+Not all tables are good candidates for partitioning. If the answer is *yes* to all or most of the following questions, table partitioning is a viable database design strategy for improving query performance. If the answer is *no* to most of the following questions, table partitioning is not the right solution for that table. Test your design strategy to ensure that query performance improves as expected.
+
+-   **Is the table large enough?** Large fact tables are good candidates for table partitioning. If you have millions or billions of records in a table, you may see performance benefits from logically breaking that data up into smaller chunks. For smaller tables with only a few thousand rows or less, the administrative overhead of maintaining the partitions will outweigh any performance benefits you might see.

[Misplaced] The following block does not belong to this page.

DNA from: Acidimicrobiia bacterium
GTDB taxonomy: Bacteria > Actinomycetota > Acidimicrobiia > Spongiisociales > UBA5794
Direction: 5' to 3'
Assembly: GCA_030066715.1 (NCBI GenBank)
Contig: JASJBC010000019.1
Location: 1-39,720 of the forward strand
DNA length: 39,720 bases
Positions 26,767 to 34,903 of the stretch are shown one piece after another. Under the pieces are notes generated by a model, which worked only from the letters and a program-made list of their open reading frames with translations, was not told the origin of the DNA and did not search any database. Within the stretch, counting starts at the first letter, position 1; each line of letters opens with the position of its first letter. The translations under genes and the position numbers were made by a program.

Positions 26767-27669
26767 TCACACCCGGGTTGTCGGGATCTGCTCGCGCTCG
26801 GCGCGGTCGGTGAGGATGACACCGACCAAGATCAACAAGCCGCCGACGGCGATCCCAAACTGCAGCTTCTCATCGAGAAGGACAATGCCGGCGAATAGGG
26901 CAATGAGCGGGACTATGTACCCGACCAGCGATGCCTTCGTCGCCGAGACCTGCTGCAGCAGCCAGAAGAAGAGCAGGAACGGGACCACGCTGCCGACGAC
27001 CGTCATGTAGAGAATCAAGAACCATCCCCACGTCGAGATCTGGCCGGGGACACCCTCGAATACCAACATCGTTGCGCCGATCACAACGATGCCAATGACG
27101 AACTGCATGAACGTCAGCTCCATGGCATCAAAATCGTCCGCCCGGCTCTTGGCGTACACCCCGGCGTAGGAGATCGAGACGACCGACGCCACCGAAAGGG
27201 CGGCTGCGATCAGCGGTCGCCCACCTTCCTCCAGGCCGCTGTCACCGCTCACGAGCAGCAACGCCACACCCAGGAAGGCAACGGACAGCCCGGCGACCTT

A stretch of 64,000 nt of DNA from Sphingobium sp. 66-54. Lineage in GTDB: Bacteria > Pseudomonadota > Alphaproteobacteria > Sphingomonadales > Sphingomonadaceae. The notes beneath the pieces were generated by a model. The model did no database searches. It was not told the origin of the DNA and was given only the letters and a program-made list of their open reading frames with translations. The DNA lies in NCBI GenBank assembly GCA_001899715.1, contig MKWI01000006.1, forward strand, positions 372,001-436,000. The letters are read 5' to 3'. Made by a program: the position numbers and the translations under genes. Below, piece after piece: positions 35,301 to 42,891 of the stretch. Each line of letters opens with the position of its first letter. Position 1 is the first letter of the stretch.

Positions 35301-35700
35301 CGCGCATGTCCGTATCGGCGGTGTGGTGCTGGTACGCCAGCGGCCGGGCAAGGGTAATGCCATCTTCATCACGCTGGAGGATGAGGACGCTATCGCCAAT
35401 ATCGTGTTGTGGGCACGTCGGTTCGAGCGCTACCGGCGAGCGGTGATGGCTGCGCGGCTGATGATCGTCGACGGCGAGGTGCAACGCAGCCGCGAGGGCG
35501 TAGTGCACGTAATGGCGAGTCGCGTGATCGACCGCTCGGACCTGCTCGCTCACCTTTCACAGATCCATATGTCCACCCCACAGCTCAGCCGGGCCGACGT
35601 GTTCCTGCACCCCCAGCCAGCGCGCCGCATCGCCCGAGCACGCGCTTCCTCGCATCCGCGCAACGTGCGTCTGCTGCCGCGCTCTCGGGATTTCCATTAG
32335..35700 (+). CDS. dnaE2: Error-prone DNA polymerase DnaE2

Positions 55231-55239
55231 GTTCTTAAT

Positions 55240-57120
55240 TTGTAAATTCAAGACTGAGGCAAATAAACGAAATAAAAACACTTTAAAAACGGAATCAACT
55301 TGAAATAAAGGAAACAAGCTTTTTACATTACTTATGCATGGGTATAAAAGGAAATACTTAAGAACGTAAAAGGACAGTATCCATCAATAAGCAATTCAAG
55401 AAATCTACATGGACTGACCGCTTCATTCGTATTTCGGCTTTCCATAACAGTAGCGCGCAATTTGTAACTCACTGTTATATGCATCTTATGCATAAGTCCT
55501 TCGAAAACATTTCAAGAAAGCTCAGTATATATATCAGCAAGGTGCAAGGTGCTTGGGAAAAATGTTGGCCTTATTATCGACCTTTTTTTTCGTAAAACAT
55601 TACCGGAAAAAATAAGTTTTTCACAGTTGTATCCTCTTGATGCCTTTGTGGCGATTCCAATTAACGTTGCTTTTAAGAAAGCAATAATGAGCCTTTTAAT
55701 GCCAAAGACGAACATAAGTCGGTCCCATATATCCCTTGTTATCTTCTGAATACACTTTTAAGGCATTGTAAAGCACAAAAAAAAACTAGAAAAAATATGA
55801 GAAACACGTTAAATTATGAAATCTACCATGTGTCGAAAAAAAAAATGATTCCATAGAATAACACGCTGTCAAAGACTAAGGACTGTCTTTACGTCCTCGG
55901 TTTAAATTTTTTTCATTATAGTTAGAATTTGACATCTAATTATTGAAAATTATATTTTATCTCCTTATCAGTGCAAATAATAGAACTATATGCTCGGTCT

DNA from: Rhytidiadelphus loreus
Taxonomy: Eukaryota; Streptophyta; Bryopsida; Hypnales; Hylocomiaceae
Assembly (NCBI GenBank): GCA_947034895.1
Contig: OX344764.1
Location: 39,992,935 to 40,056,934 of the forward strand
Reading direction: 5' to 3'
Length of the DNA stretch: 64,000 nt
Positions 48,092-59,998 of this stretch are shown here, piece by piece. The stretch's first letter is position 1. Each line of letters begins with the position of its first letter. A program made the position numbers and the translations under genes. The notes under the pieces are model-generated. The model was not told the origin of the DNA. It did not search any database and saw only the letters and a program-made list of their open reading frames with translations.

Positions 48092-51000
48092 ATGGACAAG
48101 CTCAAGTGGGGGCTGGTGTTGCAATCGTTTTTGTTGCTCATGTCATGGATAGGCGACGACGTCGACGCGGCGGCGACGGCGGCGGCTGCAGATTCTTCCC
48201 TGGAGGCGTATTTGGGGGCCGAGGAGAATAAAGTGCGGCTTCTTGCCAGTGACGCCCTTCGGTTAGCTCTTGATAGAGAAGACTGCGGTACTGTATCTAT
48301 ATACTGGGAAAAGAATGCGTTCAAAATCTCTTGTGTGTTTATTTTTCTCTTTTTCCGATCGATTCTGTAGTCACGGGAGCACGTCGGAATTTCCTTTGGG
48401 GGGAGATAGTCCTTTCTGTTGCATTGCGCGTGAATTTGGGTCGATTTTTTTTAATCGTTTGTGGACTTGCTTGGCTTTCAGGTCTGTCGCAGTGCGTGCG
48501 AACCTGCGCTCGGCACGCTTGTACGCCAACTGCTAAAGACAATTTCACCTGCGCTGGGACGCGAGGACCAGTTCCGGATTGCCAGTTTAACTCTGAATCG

+-   **Are you experiencing unsatisfactory performance?** As with any performance tuning initiative, a table should be partitioned only if queries against that table are producing slower response times than desired.
+-   **Do your query predicates have identifiable access patterns?** Examine the `WHERE` clauses of your query workload and look for table columns that are consistently used to access data. For example, if most of your queries tend to look up records by date, then a monthly or weekly date-partitioning design might be beneficial. Or if you tend to access records by region, consider a list-partitioning design to divide the table by region.